“Oppression! I have seen thee, face to face,
And met thy cruel eye and cloudy brow,
But thy soul-withering glance I fear not now–
For dread to prouder feelings doth give place
Of deep abhorrence! Scorning the disgrace
Of slavish knees that at thy footstool bow,
I also kneel–but with far other vow
Do hail thee and thy herd of hirelings base:–
I swear, while life-blood warms my throbbing veins,
Still to oppose and thwart, with heart and hand,
Thy brutalising sway–till Afric’s chains
Are burst, and Freedom rules the rescued land,–
Trampling Oppression and his iron rod:
Such is the vow I take–SO HELP ME GOD!”

End of the Parable of the Law

“Many aver that the story confers no right on anyone to pass judgment on the doorkeeper. Whatever he may seem to us, he is yet a servant of the Law; that is, he belongs to the Law and as such is set beyond human judgment. In that case one dare not believe that the doorkeeper is subordinate to the man. Bound as he is by his service, even at the door of the Law, he is incomparably freer than anyone at large in the world. The man is only seeking the Law, the doorkeeper is already attached to it. It is the Law that has placed him at his post; to doubt his integrity is to doubt the Law itself.”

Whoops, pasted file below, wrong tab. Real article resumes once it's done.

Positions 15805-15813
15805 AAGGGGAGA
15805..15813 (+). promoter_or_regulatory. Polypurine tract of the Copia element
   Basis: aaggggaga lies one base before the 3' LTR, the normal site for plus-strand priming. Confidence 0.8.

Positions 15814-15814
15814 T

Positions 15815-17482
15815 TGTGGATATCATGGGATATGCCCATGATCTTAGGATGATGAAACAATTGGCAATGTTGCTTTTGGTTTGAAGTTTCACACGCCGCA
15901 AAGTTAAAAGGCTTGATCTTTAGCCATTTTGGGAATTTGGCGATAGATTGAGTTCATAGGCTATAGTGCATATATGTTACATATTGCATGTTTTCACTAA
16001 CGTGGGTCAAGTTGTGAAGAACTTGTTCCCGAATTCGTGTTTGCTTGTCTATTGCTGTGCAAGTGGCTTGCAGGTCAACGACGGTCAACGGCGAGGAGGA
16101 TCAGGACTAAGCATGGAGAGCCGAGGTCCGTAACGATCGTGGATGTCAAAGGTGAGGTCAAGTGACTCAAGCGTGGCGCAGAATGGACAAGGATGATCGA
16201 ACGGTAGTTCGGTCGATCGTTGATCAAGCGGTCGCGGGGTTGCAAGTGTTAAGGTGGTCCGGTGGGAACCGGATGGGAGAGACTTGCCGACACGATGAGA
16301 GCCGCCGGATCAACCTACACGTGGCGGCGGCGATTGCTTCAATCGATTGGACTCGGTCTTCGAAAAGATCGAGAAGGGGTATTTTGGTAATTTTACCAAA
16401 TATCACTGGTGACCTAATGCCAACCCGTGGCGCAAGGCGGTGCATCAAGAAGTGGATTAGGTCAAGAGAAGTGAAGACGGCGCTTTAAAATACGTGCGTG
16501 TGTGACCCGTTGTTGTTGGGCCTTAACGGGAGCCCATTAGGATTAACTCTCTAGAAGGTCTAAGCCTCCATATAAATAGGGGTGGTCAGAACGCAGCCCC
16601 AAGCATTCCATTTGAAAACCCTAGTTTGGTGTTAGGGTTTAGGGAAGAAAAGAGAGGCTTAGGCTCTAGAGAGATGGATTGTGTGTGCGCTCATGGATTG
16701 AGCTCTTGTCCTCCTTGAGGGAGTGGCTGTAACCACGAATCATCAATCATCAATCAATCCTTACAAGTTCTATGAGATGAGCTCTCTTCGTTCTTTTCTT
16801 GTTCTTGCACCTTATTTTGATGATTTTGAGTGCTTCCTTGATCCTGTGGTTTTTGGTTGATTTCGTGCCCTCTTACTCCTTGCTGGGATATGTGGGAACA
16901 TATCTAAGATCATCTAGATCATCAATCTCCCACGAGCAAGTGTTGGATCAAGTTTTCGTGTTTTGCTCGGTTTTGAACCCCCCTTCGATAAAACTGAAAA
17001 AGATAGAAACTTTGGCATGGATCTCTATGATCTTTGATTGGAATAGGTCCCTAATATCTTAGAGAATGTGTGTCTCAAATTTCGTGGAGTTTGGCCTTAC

“I don’t agree with that point of view,” said K. shaking his head, “for if one accepts it, one must accept as true everything the doorkeeper says. But you yourself have sufficiently proved how impossible it is to do that.”

“No,” said the priest, “it is not necessary to accept everything as true, one must only accept it as necessary.”

“A melancholy conclusion,” said K. “It turns lying into a universal principle.”

From Kafka’s The Trial (see the whole parable)